With these big openings you would have a slight chance of getting through a hole but with the solid panels, well, at least it would be a fairly quick way to go. I was just a little apprentice on this job and had never been around anything like this before. We had a crew come in, mostly Hispanics, and began setting the panels on a Monday. Well, that night they all went out and just got really hammered because they were all too sick to come in the next day. Some of these guys are kinda rough. Anyway, we couldn't wait on them so we had to start setting them ourselves. Fortunately, our bosses had experience with the panels but it was still very scary to me and the other apprentice boy because we were the ones that had to climb up on the panels and secure them after they were put in place. We were very happy to see that crew come back in the next day. I think they were a little surprised to see that we had set a bunch without them.
I'm still working on siding; it's going pretty slow but it looks good. Maybe some photos of that soon. It has rained some more so I've had to stop now and again because of that. I did take the time yesterday morning to plant a good bit in the garden before it just got too late, so am very happy about that.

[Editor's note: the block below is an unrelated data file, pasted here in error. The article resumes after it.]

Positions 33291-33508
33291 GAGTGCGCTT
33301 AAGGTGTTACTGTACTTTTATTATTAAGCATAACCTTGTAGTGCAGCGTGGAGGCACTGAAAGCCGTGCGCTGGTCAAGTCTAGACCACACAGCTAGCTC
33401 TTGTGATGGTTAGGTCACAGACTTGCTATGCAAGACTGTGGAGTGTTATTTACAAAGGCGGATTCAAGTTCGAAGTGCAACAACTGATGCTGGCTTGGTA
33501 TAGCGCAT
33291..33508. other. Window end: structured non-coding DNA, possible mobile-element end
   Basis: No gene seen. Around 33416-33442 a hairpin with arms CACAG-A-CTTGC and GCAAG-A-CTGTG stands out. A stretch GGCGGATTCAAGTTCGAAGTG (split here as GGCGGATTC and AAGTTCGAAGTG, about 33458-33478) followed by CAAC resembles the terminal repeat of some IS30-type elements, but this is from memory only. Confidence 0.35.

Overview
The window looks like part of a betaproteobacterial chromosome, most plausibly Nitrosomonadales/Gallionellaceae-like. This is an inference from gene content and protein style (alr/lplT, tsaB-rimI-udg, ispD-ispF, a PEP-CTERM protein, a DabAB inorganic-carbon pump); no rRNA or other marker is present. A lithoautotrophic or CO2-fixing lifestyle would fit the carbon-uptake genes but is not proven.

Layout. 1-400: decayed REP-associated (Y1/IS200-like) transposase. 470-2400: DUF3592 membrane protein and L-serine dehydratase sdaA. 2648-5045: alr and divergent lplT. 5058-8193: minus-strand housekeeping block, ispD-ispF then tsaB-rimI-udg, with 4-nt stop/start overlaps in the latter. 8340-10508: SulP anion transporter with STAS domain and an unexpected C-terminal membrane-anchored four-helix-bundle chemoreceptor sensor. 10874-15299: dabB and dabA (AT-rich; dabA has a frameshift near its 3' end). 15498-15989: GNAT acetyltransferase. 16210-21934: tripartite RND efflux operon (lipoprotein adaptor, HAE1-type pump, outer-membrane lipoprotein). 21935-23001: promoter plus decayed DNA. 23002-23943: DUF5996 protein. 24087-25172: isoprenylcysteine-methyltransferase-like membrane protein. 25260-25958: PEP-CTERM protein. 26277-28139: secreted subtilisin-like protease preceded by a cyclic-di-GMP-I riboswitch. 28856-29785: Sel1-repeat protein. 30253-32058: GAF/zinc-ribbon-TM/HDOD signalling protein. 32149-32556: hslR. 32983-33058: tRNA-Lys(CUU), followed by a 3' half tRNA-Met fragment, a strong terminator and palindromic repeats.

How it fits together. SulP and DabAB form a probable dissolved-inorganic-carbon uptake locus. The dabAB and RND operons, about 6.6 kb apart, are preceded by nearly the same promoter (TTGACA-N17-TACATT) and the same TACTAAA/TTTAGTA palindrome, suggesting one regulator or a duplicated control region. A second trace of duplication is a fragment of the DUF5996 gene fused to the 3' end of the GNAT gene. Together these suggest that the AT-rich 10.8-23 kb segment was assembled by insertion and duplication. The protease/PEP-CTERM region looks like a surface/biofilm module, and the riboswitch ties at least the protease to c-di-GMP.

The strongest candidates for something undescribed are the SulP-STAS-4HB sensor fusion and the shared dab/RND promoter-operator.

*Eric Clapton/ No Reason To Cry album

5 comments:

Robbyn said...

Missed saying Happy Birthday on time...Happy Birthday!!!!

edifice rex said...

Thanks Robbyn!

hillbilly2be said...

Wow, Annie, those are interesting photos and stories! I sure would not want to be anywhere near one of those big vertical slabs!

It would be great to see photos of the rebar and sketch of outer forms, but please don't worry about it if you cannot find any. Thanks again for all of your help.

Enjoy your time away from the job, working on your own place at your own pace. :)

Ron

Tossing Pebbles in the Stream said...

Very interesting post. When I was in trade school I used to ask "Where are to women. they deserve to make the big bucks" A few years later women began to work in the trades. I remember reading about the first woman electrician in Ontario. Her father was a contractor who was willing to take her on as an indentured apprentice. It is a good trade for a woman and pays well.

You look good in your kit. I am surprised you still have most of it. I was bad for losing tools, particularly hammers.

edifice rex said...

Hey Ron! Thanks and I have really enjoyed my time off but it ended way too soon.

Hey Philip! Yes, electrical work is a good trade for women and most people assume I'm an electrican when they see me on site if I'm not wearing my tools. In fact, the electrical contractor on the railroad job offered me a job several times but I would have had to take a big cut in pay as I would have started over as an apprentice. I keep up with my tools prety good because they are expensive to replace but am bad to lose cold chisels. Don't know why. My hammer has great sentimental value and everyone knows it as mine so it stays close to me. ;)